Bethesda, MD - The November 1st and November 15th issues of Biophysical Journal, published by the Biophysical Society, are now available online. Topics of interest include voltage-gated potassium channels that could payoff in synthetic drug design, the absence of large lipid rafts in cells, and the structure of a Na+/H+ antiporter dimmer.
Volume 93, Issue 9, November 1, 2007
Dynamics of the Kv1.2 voltage-gated K+ channel in a Membrane Environment
Vishwanath Jogini, University of Chicago and Benoit Roux, University of Chicago
Keywords: arginine; electrostatics; free energy; membrane voltage; phospholipid; salvation
Using powerful computers at Argonne National Laboratory, scientists have taken a step closer to understanding how voltage-gated potassium channels work. Vishwanath Jogini and Benot Roux, researchers in the University of Chicagos Institute of Molecular Pediatric Science, used the large-scale computers in Argonnes Laboratory Computing Resource Center to conduct simulations of the channels in mammalian cells.
The features revealed by these computer simulations could lead to medical breakthroughs in synthetic drug design.
Specifically, Jogini and Roux produced molecular dynamic simulations of a detailed atomic model of the Kv1.2 voltage-gated potassium channel in an explicit membrane using the crystallographic x-ray structure determined by Rod MacKinnon (Rockefeller University) and his collaborators in 2005.
A long-term endeavor of biophysical research is to advance our understanding of these proteins and predict their function. The voltage-gated channels regulate the generation and spread of electrical signals in neurons, muscles, and other excitable cells. These minuscule electrical signals carry nerve impulses and control muscle contractions.
In humans, malfunction of these channels can result in neurological or cardiovascular diseases, such as cardiac arrhythmia.
Why are lipid rafts not observed in vivo?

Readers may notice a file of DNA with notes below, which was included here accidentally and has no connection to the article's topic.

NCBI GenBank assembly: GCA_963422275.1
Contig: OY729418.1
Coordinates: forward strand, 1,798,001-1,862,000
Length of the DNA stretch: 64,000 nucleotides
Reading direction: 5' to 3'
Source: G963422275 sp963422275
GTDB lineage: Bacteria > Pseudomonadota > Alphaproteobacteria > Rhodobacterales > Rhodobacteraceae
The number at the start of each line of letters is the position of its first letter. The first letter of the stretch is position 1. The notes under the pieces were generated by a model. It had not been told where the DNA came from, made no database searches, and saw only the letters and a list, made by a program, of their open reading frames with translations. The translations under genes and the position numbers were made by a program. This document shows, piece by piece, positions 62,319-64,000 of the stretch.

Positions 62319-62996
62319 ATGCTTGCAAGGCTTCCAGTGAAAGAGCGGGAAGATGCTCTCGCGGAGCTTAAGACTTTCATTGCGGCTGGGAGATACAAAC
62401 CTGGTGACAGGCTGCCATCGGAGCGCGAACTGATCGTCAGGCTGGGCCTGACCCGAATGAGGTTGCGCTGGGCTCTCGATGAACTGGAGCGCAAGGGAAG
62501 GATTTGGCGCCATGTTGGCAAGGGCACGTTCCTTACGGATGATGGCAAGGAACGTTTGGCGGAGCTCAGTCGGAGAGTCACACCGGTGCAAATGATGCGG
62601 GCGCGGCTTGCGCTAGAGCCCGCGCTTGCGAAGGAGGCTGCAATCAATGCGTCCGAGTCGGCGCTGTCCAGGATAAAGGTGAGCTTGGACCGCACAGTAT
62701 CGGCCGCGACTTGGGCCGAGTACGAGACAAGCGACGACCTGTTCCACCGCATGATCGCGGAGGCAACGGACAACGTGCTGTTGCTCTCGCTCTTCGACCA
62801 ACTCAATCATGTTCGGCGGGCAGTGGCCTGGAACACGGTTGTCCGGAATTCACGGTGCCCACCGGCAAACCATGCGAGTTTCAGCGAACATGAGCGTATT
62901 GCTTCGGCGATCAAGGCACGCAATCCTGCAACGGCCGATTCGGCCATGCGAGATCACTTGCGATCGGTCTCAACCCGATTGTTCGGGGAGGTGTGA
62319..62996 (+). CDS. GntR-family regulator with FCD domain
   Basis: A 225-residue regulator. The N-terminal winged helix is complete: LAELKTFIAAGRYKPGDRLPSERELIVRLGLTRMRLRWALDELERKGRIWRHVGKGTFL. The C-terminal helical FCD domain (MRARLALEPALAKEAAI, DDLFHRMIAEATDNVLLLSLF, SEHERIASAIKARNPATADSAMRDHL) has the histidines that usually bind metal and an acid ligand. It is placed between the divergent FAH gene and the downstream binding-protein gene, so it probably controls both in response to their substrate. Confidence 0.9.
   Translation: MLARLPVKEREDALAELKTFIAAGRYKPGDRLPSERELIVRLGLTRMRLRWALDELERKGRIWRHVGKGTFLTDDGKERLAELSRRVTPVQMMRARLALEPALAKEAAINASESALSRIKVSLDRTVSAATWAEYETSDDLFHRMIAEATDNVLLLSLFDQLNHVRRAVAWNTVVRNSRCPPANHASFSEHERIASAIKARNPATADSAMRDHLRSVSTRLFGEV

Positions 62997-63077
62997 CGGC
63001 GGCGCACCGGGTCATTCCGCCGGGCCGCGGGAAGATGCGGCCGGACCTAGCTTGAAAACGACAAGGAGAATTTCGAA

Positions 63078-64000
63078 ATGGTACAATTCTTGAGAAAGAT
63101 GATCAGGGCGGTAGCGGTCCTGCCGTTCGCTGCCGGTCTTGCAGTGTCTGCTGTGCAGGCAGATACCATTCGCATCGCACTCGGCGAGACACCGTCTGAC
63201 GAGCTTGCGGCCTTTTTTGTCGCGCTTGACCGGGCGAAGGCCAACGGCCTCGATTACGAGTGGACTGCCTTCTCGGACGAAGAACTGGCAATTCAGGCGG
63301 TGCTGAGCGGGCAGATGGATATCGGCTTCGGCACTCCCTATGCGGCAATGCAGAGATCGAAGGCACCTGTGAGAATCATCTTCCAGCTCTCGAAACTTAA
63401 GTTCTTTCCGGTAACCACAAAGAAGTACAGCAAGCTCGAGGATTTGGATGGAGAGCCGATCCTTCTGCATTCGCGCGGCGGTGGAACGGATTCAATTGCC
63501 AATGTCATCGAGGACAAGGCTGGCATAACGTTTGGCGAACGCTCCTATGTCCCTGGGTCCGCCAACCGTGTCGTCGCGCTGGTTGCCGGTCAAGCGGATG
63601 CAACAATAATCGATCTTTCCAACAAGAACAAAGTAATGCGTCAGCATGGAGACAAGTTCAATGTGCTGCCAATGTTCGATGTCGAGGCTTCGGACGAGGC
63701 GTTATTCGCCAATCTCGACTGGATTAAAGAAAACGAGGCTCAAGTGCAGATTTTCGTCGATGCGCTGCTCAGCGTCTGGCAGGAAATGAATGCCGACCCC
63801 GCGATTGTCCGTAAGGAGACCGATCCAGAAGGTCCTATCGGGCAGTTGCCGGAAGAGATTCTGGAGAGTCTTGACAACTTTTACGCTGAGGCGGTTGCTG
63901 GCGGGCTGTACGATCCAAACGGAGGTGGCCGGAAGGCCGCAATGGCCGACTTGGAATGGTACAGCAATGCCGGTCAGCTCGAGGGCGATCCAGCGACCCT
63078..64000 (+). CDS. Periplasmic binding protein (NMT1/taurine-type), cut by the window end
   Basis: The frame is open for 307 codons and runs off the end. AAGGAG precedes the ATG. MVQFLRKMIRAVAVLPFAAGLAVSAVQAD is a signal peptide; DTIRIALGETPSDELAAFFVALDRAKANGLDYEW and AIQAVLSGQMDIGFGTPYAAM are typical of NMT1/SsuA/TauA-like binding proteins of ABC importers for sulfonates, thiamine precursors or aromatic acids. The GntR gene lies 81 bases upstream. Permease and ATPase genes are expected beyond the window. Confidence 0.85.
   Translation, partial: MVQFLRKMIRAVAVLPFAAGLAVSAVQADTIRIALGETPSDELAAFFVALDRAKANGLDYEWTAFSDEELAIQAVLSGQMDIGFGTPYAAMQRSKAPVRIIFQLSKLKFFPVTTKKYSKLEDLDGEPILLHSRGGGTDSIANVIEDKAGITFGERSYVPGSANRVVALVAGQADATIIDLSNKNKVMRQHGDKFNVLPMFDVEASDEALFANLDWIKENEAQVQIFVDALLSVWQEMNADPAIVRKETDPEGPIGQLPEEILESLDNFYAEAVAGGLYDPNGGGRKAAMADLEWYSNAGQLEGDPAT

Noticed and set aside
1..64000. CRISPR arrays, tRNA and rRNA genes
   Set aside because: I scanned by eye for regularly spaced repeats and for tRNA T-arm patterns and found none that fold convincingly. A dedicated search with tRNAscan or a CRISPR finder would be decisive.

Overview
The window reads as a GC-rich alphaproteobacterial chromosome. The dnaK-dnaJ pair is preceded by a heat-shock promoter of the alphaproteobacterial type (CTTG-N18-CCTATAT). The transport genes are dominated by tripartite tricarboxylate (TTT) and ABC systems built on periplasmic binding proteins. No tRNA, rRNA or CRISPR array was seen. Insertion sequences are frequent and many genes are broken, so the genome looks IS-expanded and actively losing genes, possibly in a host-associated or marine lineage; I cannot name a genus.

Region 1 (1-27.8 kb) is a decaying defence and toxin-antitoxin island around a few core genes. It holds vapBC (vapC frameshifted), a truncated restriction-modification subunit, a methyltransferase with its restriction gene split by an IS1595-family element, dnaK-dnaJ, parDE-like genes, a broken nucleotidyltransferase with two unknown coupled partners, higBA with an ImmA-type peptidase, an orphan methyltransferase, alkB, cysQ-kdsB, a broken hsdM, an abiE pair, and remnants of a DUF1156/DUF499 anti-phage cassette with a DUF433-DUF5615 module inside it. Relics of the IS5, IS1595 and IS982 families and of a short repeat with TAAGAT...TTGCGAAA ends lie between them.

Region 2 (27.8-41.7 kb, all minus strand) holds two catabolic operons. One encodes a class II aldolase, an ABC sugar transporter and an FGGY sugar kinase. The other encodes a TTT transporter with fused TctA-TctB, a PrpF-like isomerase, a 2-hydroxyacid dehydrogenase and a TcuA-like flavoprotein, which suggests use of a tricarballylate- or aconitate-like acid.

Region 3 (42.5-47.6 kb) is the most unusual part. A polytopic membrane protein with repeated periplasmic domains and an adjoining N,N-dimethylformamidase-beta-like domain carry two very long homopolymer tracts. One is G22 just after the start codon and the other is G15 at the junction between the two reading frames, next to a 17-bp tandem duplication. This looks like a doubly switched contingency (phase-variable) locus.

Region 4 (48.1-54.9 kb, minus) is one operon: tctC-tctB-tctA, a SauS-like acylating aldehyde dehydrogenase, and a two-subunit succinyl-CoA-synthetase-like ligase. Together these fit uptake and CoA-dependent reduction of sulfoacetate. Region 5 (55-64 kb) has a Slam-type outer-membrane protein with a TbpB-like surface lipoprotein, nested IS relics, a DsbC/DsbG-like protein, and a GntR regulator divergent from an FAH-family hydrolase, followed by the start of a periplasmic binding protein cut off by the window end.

Arun Yethiraj, University of Wisconsin and James C. Weisshaar, University of Wisconsin
Keywords: membrane proteins; phase transition; rafts
The cell membrane consists of many types of lipid and protein molecules. Some years ago the existence of lipid rafts, domains enriched in particular lipid molecules, was postulated. Many functions of the cell, including transport of matter from the outside (endocytosis) and signaling, during which specific proteins are gathered in a small area, have been attributed to rafts. The very existence of rafts in live cells, however, is hotly debated and direct evidence of rafts in vivo is sparse. While large rafts are readily observed in artificial membranes, attempts to observe analogous domains in live cells place an upper limit of 5 nanometers on their size.
In this paper Yethiraj and Weisshaar propose a new idea for why large rafts might not be present in cells. They suggest that proteins that span the membrane act as immobile obstacles, and show that the presence of these obstacles limits the size of lipid domains that can be formed. The presence of obstacles at only 5-10% by area suppresses the formation of large domains seen in artificial membranes. The structural and spatial heterogeneity of the membrane thus plays a crucial role in its biophysical properties.
Volume 93, Issue 10, November 15, 2007
High-resolution structure of a Na+/H+ antiporter dimer obtained by pulsed EPR distance measurements
Keywords: distance distribution; electron electron double resonance; membrane protein; protein-protein interaction; rotamer library; transporter
Our current knowledge about the molecular basis of life mainly stems from the determination of structures of the molecules of life, for instance proteins, DNA, and RNA. However, living cells largely function through the formation of short-lived complexes between such molecules, and in many cases such complexes are not accessible to existing approaches for structure determination. We introduce a new, broadly applicable approach that is based on distance measurements in the nanometer range between sites in the component molecules by pulsed electron paramagnetic resonance spectroscopy. This approach can provide highly resolved structures of biomacromolecular complexes if the structures of the components are known beforehand. It is applied to a dimer of the membrane transport protein NhaA, which is responsible for regulation of the intracellular pH in cells of Escherichia coli. Since the function of NhaA critically depends on dimerization, the dimer structure provides new insight into the mechanism of ion transportation through cell membranes by this protein.
|Contact: Ellen R. Weiss|